Harnessing youth potential

July 21, 2019

Pakistan seemingly sits on a powder keg. It has one of the highest numbers of youth population in the world, which in an ideal situation is supposed to hold in store a bright future for us. But...

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Pakistan seemingly sits on a powder keg. It has one of the highest numbers of youth population in the world, which in an ideal situation is supposed to hold in store a bright future for us. But unfortunately things are not ideal on the ground and due to failure of state institutions to tap this potential, it is feared that we may end up spoiling this potential and leaving our youth on the path of violence and deviation.

Education is the secret of success for nations and who other than Dr Raof-i-Azam, vice chancellor of the University of Education (UE), is in a better position to draw a picture on a broader canvass for our concerned readers?

A researcher to the core and an excellent administrator, Dr Azam shared with me some shocking figures. He said that in high-end developing and developed countries, from 70 to 90 per cent of youth go to universities to get education in their time. “But in Pakistan, hardly 10 per cent of our youth go to universities,” he said.

Pakistan is having 64 per cent of its population made up of youth for the first time in history and their major chunk is between 15 to 30 years of age. Dr Azam said that education is not free. “It comes at a cost that somebody has to bear,” he said.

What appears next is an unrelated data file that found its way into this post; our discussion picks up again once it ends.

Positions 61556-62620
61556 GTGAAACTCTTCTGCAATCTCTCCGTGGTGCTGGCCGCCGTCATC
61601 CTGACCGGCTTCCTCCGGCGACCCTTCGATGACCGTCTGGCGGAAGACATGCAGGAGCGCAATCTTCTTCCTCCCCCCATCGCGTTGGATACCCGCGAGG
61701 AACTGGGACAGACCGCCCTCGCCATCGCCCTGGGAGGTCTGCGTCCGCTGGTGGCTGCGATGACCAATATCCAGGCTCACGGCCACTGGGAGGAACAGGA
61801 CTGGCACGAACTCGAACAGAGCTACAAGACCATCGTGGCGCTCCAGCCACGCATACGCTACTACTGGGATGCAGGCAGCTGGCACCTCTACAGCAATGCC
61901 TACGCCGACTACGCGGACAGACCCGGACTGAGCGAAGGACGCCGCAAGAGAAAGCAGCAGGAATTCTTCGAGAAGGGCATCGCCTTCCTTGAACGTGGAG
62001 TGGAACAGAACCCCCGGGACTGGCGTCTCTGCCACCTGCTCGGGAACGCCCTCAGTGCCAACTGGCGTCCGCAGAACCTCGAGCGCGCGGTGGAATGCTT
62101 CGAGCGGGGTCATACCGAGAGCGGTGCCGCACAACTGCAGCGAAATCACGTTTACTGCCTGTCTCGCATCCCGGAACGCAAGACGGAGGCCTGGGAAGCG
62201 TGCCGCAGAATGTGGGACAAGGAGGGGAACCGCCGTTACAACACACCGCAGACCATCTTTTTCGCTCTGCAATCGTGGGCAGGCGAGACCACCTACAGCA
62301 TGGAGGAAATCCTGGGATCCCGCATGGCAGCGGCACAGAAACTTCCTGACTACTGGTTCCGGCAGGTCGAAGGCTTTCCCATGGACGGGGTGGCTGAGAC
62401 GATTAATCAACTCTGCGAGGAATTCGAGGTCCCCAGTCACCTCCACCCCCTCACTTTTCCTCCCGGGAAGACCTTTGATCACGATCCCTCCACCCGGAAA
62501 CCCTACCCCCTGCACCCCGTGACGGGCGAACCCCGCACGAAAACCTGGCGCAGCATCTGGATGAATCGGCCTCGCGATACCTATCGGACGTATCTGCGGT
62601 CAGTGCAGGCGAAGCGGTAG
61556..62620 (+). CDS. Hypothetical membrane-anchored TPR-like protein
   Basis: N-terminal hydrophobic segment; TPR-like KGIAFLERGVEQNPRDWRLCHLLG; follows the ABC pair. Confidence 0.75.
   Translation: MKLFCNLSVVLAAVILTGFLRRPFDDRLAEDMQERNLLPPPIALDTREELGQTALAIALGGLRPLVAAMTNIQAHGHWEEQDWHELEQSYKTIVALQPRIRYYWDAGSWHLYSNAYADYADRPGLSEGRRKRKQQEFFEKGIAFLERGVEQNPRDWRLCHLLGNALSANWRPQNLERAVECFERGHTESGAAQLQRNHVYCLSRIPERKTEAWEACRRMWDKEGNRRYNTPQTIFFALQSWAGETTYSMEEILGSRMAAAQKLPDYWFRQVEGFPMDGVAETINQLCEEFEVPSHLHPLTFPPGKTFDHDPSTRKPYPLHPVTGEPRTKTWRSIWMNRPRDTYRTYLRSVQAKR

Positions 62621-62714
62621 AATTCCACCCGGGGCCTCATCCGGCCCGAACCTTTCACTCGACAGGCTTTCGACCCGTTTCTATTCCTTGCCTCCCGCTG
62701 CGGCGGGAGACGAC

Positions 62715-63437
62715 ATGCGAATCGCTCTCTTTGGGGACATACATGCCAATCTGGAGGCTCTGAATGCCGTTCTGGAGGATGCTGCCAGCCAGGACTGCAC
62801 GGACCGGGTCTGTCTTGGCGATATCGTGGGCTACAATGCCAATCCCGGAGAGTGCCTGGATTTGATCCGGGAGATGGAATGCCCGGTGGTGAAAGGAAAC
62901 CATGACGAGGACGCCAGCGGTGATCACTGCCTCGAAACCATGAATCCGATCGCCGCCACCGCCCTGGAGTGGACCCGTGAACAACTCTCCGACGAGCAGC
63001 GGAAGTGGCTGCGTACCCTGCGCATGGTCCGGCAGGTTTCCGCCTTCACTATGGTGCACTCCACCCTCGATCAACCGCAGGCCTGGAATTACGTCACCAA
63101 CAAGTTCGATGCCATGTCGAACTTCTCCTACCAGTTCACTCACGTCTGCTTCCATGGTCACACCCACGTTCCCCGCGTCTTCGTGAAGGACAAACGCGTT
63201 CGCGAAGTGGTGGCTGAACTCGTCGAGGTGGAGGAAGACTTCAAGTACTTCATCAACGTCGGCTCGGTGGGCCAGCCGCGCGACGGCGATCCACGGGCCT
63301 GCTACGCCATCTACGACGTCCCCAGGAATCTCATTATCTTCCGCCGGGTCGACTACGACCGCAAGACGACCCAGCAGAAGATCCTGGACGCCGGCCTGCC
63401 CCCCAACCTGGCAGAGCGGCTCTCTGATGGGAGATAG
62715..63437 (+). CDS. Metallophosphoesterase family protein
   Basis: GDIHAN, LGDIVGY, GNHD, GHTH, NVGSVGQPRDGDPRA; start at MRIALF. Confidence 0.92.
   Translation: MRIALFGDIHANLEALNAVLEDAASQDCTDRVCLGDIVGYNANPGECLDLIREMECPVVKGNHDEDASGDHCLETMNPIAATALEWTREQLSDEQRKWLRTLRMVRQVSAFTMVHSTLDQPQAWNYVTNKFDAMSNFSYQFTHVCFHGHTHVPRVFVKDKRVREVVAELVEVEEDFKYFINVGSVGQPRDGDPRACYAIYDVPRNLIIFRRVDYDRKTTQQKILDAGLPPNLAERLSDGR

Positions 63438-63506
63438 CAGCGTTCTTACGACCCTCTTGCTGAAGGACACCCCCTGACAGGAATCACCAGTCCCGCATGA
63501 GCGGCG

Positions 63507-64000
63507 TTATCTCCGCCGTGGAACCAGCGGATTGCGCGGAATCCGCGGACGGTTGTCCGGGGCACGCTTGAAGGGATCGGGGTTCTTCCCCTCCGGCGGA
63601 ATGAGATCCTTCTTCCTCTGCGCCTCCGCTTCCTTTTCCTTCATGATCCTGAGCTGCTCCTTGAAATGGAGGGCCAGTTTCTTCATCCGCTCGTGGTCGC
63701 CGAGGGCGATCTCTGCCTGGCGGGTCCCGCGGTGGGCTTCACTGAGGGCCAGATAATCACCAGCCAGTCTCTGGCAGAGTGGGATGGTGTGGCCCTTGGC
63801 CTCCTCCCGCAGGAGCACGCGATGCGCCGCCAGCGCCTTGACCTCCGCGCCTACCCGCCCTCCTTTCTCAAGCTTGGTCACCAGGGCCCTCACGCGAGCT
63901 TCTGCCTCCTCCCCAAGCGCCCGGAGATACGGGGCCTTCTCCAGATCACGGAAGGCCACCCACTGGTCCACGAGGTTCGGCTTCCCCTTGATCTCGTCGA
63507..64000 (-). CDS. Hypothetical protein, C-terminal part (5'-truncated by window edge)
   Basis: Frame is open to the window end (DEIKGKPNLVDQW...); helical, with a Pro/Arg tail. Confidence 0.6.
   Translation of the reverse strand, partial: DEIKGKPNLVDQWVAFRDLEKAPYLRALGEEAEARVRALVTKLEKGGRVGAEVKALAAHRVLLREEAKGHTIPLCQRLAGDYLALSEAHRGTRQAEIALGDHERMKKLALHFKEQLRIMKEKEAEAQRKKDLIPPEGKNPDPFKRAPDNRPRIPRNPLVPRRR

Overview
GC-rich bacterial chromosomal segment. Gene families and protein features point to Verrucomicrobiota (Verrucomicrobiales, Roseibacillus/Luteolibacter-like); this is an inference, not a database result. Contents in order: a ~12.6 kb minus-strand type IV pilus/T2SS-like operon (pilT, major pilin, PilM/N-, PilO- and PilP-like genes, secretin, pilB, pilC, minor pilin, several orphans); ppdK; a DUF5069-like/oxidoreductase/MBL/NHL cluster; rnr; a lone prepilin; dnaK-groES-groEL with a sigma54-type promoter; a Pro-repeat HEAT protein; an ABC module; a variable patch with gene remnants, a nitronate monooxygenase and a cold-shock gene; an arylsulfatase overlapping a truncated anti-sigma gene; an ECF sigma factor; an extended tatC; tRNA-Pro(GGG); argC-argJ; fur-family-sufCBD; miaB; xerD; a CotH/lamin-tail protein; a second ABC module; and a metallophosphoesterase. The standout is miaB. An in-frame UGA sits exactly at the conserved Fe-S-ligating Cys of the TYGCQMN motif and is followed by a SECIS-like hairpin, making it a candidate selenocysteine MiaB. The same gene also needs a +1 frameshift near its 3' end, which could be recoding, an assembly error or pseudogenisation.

He said recently, the government has cut the higher education budget. Universities are not able to sustain even their recurring budget, much less development and expansion, he said.

He said 90 per cent of expenditure of universities is fixed as this amount goes into salaries of staff and other regular payments. It means that if the government cuts budget for education, there is not much left for university managers to do about it.

“As I said education comes at a price. When we do not have money to bear expenditure, fees will surely go up. But we will try our best to cushion our students from this impact as much as we can,” he said.

He said student wings of some political parties are always on the prowl to exploit such situations but universities are able to handle them with better management.

A brief talk with him and you will find that he is a trouble shooter and straight talker, which is very rare for a person of his stature. In our universities, issues continue piling up and efficiency gradually loses to officialdom. It results into having an army of lethargic and cynical souls upon another twice a year.

But Dr Azam has successfully fought off these evils and in his tenure, he has turned around the country’s leading university. Before him, ad-hocism ruled the roost but he appointed regular administrators from top to bottom and made all parts of the university functional.

He has a vision for elevating the southern parts of Punjab through education and it is reassuring that both campuses of the UE in that region are delivering results. At present, the UE is in process of affiliating an education institution with it for the sake of promotion of education in the neglected Muzaffargarh district of southern Punjab. We can only hope that visionaries like Dr Azam are able to bring to fruition the projects they have started so that our youth is educated and our future is in capable hands.


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